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WHILE (Transact-SQL)

Sets a condition for the repeated execution of an SQL statement or statement block. The statements are executed repeatedly as long as the specified condition is true. The execution of statements in the WHILE loop can be controlled from inside the loop with the BREAK and CONTINUE keywords.

Topic link icon Transact-SQL Syntax Conventions

WHILE Boolean_expression 
     { sql_statement | statement_block | BREAK | CONTINUE } 
Boolean_expression

Is an expression that returns TRUE or FALSE. If the Boolean expression contains a SELECT statement, the SELECT statement must be enclosed in parentheses.

{sql_statement | statement_block}

Is any Transact-SQL statement or statement grouping as defined with a statement block. To define a statement block, use the control-of-flow keywords BEGIN and END.

BREAK

Causes an exit from the innermost WHILE loop. Any statements that appear after the END keyword, marking the end of the loop, are executed.

CONTINUE

Causes the WHILE loop to restart, ignoring any statements after the CONTINUE keyword.

If two or more WHILE loops are nested, the inner BREAK exits to the next outermost loop. All the statements after the end of the inner loop run first, and then the next outermost loop restarts.

A. Using BREAK and CONTINUE with nested IF...ELSE and WHILE

In the following example, if the average list price of a product is less than $300, the WHILE loop doubles the prices and then selects the maximum price. If the maximum price is less than or equal to $500, the WHILE loop restarts and doubles the prices again. This loop continues doubling the prices until the maximum price is greater than $500, and then exits the WHILE loop and prints a message.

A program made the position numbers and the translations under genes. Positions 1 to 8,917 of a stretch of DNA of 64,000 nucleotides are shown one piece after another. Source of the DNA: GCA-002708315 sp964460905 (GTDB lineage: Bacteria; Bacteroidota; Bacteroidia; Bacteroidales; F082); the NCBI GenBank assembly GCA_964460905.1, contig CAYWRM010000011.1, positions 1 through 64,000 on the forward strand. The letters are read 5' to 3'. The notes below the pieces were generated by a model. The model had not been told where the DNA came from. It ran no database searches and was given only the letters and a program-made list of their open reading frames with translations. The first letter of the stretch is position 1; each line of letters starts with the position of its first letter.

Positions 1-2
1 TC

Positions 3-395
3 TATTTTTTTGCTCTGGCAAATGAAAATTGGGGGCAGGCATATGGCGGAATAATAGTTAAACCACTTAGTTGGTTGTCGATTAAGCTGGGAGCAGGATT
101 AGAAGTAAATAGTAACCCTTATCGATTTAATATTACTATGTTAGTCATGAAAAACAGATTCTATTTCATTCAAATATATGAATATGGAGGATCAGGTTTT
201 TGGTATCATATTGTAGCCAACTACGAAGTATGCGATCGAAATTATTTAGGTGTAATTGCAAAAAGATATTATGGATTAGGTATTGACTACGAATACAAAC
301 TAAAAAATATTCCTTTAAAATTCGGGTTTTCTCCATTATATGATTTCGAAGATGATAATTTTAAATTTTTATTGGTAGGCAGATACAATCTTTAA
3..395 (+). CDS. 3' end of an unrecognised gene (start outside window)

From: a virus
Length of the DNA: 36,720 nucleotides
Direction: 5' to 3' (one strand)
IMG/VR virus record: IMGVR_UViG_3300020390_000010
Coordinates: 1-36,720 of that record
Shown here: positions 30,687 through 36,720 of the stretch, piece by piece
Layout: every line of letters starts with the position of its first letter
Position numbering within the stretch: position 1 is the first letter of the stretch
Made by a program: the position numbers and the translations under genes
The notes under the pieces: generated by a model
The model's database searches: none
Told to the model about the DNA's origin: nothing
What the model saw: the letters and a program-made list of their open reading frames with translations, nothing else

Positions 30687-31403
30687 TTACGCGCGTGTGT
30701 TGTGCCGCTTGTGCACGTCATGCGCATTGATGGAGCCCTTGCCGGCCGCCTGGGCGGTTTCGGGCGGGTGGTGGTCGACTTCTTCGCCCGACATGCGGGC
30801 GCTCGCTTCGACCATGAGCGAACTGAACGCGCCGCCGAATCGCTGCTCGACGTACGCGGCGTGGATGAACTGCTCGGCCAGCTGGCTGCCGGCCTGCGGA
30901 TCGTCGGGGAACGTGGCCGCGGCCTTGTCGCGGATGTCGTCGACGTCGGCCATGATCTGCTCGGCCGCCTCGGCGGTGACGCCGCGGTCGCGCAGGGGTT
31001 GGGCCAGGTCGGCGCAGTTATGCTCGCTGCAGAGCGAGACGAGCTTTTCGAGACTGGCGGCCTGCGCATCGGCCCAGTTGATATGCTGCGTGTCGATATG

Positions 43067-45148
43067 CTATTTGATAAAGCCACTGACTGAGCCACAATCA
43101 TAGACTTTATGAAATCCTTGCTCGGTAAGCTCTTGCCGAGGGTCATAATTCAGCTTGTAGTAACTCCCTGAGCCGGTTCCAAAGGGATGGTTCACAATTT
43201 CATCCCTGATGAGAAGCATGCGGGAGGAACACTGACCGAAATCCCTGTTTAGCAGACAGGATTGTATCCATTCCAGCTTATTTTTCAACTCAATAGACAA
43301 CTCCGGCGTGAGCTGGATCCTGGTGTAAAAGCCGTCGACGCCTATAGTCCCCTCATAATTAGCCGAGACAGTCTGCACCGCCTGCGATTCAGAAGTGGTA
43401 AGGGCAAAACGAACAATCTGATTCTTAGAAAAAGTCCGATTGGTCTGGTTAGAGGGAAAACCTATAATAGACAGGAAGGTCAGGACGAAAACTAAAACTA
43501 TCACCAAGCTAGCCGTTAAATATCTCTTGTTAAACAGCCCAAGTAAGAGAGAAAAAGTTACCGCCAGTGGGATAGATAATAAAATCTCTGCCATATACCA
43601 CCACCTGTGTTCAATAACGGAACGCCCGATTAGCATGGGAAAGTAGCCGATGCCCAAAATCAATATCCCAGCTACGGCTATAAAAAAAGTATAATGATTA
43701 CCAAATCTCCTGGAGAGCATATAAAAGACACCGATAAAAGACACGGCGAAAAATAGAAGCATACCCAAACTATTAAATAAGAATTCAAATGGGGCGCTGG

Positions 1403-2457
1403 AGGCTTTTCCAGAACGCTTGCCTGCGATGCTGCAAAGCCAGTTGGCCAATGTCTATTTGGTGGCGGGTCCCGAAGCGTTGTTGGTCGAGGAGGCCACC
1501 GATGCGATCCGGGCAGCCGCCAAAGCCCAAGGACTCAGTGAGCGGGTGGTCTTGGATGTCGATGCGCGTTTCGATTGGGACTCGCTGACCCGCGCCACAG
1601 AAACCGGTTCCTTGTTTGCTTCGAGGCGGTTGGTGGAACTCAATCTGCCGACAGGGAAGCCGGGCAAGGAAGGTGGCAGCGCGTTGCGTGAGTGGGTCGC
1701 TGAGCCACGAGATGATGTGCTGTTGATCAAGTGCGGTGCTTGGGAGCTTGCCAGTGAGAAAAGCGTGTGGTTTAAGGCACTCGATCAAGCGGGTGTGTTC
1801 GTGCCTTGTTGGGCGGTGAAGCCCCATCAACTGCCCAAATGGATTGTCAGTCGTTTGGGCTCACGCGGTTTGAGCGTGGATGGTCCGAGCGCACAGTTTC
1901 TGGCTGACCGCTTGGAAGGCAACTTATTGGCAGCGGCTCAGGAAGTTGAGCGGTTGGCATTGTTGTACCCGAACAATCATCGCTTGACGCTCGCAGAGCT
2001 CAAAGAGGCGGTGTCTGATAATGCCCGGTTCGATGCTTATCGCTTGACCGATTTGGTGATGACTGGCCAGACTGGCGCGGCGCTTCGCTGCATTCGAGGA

USE AdventureWorks2012;
GO
WHILE (SELECT AVG(ListPrice) FROM Production.Product) < $300
BEGIN
   UPDATE Production.Product
      SET ListPrice = ListPrice * 2
   SELECT MAX(ListPrice) FROM Production.Product
   IF (SELECT MAX(ListPrice) FROM Production.Product) > $500
      BREAK
   ELSE
      CONTINUE
END
PRINT 'Too much for the market to bear';

B. Using WHILE in a cursor

The following example uses @@FETCH_STATUS to control cursor activities in a WHILE loop.

DECLARE Employee_Cursor CURSOR FOR
SELECT EmployeeID, Title 
FROM AdventureWorks2012.HumanResources.Employee
WHERE JobTitle = 'Marketing Specialist';
OPEN Employee_Cursor;
FETCH NEXT FROM Employee_Cursor;
WHILE @@FETCH_STATUS = 0
   BEGIN
      FETCH NEXT FROM Employee_Cursor;
   END;
CLOSE Employee_Cursor;
DEALLOCATE Employee_Cursor;
GO
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